In view of locally advanced nature of malignancy, she was planned to undergo palliative therapy. Her disease progressed despite receiving palliative chemotherapy and she died of advanced malignancy three months after diagnosis. Alopecia persisted till the end of her life.
Synchronous malignancy of gallbladder and pancreas is of extreme rarity. To the best of our knowledge, less than ten cases have been reported worldwide (1). This is the first case of this rare synchronous malignancy from India. Incidence of gallbladder malignancy in north Indian population is among highest in the world. Chronic calculus cholecystitis is a well-known risk factor for development of gallbladder malignancy. Our patient also had long-standing cholecystitis, which might have led to malignant transformation in the gallbladder. However, there was no identifiable risk factor for development of pancreatic malignancy in our patient. Congenital conditions like choledochal cysts and abnormal pancreaticobiliary duct junction (APBDJ) that are associated with pancreatobiliary carcinogenesis, were not present in our patient (4,5). Genetic analysis to look for mutations predisposing to pancreatic malignancies was not done in our patient.
The usual presentations of pancreatobiliary malignancy include abdominal pain, jaundice, anorexia and weight loss (4). However, AT has never been reported as a presenting feature of any abdominal malignancy. Alopecia is usually associated with autoimmune conditions such as thyroid disease, lupus, pernicious anemia and ulcerative colitis (5). However, our patient didn’t have any active autoimmune disease. She was non-diabetic and her thyroid function tests were normal. There was no history of chronic liver or kidney disease. Her complete blood counts and mean corpuscular volume were within normal range, excluding pernicious anemia as the cause for hair loss.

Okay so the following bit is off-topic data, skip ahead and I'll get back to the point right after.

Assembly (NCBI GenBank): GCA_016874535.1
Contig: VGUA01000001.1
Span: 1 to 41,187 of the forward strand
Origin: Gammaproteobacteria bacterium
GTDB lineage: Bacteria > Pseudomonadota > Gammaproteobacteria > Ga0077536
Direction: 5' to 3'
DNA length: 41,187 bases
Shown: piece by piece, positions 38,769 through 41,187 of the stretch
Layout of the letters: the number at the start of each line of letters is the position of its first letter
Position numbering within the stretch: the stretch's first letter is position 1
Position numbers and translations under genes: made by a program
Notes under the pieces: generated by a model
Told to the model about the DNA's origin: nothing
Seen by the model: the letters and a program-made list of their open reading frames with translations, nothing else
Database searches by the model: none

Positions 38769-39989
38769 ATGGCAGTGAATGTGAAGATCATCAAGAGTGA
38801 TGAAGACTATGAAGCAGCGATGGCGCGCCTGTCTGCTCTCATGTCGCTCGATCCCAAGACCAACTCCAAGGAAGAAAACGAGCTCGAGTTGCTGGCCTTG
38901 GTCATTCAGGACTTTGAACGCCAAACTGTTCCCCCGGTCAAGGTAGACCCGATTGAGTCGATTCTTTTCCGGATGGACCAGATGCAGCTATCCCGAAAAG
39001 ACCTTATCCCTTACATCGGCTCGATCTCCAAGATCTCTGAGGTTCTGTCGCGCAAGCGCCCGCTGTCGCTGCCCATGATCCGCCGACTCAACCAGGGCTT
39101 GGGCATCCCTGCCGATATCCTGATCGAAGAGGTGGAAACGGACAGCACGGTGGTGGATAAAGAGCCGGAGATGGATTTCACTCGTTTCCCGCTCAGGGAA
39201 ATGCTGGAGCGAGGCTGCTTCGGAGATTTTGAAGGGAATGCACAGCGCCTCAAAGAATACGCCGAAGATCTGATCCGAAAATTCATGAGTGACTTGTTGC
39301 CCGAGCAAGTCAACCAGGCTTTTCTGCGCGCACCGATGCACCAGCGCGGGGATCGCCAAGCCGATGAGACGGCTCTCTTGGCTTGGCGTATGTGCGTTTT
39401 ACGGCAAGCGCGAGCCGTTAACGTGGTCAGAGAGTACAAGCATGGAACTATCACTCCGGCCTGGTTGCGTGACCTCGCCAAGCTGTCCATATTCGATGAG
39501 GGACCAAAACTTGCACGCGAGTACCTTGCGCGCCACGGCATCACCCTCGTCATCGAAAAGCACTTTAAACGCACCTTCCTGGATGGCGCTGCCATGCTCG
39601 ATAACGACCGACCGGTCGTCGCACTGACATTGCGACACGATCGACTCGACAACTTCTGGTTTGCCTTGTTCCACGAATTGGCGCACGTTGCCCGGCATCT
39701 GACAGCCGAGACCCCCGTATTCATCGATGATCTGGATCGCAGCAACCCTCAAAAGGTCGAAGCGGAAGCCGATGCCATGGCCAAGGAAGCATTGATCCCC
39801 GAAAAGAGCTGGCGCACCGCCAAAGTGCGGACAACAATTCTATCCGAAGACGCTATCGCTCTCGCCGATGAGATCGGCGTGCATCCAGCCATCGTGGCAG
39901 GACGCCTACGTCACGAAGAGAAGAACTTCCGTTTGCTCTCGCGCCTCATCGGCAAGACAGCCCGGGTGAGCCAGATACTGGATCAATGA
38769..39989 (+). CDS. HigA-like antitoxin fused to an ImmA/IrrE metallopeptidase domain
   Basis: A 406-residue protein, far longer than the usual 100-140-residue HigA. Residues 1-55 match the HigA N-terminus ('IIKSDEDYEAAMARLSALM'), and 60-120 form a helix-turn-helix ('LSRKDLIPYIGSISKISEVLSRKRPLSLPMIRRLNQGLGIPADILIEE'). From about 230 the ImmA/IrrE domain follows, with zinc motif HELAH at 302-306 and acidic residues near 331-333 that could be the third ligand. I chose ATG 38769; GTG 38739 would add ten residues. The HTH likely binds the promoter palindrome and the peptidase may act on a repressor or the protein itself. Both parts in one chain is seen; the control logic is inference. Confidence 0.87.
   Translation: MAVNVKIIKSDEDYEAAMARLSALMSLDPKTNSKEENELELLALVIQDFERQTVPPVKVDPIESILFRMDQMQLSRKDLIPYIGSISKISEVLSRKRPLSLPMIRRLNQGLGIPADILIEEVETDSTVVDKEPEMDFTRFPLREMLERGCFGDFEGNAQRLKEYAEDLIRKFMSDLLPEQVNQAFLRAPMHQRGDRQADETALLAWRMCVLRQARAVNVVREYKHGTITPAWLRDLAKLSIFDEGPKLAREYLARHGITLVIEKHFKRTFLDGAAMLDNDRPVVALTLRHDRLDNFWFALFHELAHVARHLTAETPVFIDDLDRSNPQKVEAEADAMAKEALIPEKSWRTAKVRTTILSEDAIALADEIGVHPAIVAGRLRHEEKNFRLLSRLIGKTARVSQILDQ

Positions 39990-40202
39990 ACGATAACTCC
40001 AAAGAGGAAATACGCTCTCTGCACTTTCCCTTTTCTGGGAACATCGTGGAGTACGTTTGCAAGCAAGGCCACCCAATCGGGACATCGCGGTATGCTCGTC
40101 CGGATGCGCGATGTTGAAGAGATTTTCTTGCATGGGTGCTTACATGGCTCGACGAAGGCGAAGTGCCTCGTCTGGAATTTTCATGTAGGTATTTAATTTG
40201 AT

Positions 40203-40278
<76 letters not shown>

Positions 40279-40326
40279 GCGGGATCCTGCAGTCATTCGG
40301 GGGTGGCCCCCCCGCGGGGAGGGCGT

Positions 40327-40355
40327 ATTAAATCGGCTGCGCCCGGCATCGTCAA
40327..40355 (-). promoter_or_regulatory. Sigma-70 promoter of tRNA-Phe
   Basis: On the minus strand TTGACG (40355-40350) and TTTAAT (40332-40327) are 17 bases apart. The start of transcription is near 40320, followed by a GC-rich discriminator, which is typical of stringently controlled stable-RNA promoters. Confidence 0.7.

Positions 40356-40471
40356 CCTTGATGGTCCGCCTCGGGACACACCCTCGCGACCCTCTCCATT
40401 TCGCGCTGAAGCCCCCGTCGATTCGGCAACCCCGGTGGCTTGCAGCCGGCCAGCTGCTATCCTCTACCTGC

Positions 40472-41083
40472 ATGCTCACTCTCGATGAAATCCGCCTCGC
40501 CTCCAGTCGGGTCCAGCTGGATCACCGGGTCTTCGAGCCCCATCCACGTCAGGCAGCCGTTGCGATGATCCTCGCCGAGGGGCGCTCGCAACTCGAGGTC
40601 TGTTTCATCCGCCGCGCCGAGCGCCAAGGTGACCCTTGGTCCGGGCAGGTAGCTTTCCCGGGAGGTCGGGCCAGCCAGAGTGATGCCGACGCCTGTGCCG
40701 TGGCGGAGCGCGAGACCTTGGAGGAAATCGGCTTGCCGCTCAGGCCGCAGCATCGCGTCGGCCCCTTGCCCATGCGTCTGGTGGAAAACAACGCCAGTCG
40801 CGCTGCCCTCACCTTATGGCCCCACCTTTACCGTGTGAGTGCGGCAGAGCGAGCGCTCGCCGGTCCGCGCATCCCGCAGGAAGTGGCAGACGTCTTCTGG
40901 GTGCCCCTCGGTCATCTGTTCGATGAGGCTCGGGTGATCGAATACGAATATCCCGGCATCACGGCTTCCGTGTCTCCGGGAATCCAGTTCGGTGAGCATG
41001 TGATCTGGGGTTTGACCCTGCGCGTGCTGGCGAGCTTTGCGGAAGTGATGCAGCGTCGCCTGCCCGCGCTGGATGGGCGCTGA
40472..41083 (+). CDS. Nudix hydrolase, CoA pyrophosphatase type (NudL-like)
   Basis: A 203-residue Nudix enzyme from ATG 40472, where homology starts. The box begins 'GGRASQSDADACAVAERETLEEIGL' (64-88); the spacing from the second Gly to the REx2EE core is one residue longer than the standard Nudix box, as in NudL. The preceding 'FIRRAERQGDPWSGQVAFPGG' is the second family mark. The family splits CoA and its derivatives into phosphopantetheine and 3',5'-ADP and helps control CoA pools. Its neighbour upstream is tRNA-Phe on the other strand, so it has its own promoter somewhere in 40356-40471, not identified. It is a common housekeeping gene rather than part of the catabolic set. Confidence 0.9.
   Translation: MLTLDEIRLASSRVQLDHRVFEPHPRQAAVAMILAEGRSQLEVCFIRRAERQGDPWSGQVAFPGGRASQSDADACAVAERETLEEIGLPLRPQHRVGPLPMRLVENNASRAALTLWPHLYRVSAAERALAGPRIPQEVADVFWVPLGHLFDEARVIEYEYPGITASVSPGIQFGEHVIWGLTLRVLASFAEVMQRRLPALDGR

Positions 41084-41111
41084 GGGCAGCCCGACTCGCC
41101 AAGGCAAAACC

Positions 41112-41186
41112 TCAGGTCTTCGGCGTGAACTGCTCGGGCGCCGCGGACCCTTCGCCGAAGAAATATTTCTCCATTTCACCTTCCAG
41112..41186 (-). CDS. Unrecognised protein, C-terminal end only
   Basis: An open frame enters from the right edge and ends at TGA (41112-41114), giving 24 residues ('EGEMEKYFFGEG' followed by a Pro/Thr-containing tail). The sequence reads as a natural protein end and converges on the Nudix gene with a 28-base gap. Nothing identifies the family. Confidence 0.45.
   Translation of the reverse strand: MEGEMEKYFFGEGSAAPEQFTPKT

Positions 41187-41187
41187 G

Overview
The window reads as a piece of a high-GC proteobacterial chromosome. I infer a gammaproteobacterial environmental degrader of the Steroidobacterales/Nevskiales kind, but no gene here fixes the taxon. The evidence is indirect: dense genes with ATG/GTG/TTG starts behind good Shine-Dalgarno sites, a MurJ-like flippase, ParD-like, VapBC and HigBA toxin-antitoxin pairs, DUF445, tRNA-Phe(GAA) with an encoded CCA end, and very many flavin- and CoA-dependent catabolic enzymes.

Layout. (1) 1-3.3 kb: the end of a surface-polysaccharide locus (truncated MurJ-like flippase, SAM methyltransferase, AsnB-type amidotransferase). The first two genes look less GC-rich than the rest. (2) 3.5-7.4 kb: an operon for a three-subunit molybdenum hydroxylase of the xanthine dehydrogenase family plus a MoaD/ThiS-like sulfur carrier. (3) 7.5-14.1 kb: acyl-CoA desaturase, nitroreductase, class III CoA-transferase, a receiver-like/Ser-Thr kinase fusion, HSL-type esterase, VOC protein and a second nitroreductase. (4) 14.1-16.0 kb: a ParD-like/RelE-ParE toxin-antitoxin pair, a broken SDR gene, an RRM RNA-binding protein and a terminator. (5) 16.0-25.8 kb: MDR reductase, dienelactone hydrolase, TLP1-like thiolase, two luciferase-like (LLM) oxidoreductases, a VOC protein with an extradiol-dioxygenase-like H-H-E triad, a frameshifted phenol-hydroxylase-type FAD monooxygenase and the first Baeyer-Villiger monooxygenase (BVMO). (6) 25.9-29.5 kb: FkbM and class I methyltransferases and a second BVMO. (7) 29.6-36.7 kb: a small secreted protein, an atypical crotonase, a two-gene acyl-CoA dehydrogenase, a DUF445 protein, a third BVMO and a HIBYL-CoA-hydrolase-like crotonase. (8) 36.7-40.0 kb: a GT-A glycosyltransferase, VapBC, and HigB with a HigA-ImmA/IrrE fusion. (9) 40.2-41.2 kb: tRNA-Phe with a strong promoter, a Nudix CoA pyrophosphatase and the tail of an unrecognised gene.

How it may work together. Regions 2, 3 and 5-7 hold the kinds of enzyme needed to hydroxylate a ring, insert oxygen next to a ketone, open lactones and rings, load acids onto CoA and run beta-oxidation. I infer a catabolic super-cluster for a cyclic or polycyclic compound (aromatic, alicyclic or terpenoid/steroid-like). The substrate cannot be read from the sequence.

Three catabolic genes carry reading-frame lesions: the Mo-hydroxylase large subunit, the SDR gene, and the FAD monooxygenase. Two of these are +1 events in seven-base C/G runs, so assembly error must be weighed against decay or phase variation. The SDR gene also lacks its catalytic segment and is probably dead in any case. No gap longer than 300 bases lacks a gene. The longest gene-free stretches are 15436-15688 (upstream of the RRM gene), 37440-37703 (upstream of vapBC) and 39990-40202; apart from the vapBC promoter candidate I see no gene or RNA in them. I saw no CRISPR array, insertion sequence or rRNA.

In some patients, alopecia can have familial causes as well. However, there was no history of alopecia totalis in any of her first- or second-degree female relatives. Excruciating pain associated with malignancy can also result in alopecia in some cases. But it is an unlikely cause for hair loss in our patient as the intensity of pain was mild to moderate only and was well controlled with analgesics. The AT in our patient may be only attributed to paraneoplastic syndrome associated with gallbladder malignancy. Few cases of severe alopecia have been reported in patients with lymphoma, but there is no report of AT as a presenting complains in any intraabdominal malignancy (6-8). The mechanism behind this paraneoplastic process is not yet fully understood. The prognosis of AT is usually poor the chance of full hair regrowth is known to be less than 10%. As our patient was planned to undergo chemotherapy for malignancy, no specific treatment was given for hair regrowth (9).
The management of pancreatobiliary malignancy depends on the stage of the tumor (4). Complete surgical resection remains the most effective option for patients with localized disease (5, 10). However, most patients already have advanced malignancy at the time of diagnosis, and such patients are managed with palliative or investigational therapy.
We report the first case of AT in a patient of locally advanced synchronous dual pancreatobiliary malignancy. Though the exact etiology remains unknown, paraneoplastic phenomenon might have led to rapid and complete hair loss in our patient.
Cite this article as: Kumar S, Chandra A. Synchronous pancreas and gallbladder cancer with concomitant alopecia totalis. Turk J Surg 2023; 39 (2): 169-172.
Concept - SK, AC; Design - SK, AC; Supervision - SK, AC; Materials - SK, AC; Data Collection and/or Processing - SK, AC; Analysis and/or Interpretation - SK, AC; Literature Search - SK, AC; Writing Manuscript - SK, AC; Critical Reviews - SK, AC.
The authors have no conflicts of interest to declare.
The authors declared that this study has received no financial support.